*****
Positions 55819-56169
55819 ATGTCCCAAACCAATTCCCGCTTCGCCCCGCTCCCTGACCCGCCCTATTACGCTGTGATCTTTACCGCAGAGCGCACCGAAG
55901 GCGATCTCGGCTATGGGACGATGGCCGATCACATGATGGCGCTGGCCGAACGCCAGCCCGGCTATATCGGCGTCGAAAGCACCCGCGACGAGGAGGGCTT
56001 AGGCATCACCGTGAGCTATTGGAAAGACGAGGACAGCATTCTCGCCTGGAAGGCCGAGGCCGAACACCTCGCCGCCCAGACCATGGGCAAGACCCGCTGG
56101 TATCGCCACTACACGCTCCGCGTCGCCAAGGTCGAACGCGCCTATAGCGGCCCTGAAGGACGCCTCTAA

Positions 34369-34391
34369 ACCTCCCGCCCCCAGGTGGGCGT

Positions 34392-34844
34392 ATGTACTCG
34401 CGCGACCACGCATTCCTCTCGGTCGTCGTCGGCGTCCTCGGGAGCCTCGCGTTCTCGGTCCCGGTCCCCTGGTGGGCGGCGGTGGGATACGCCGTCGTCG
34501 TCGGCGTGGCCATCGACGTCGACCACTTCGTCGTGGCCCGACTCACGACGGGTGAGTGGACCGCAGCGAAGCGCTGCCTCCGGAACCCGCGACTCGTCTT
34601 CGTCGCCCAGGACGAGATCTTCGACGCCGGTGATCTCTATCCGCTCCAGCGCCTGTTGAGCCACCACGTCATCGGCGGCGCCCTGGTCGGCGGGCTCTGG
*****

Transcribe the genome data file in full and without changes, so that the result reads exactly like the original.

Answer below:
Positions 55819-56169
55819 ATGTCCCAAACCAATTCCCGCTTCGCCCCGCTCCCTGACCCGCCCTATTACGCTGTGATCTTTACCGCAGAGCGCACCGAAG
55901 GCGATCTCGGCTATGGGACGATGGCCGATCACATGATGGCGCTGGCCGAACGCCAGCCCGGCTATATCGGCGTCGAAAGCACCCGCGACGAGGAGGGCTT
56001 AGGCATCACCGTGAGCTATTGGAAAGACGAGGACAGCATTCTCGCCTGGAAGGCCGAGGCCGAACACCTCGCCGCCCAGACCATGGGCAAGACCCGCTGG
56101 TATCGCCACTACACGCTCCGCGTCGCCAAGGTCGAACGCGCCTATAGCGGCCCTGAAGGACGCCTCTAA

Positions 34369-34391
34369 ACCTCCCGCCCCCAGGTGGGCGT

Positions 34392-34844
34392 ATGTACTCG
34401 CGCGACCACGCATTCCTCTCGGTCGTCGTCGGCGTCCTCGGGAGCCTCGCGTTCTCGGTCCCGGTCCCCTGGTGGGCGGCGGTGGGATACGCCGTCGTCG
34501 TCGGCGTGGCCATCGACGTCGACCACTTCGTCGTGGCCCGACTCACGACGGGTGAGTGGACCGCAGCGAAGCGCTGCCTCCGGAACCCGCGACTCGTCTT
34601 CGTCGCCCAGGACGAGATCTTCGACGCCGGTGATCTCTATCCGCTCCAGCGCCTGTTGAGCCACCACGTCATCGGCGGCGCCCTGGTCGGCGGGCTCTGG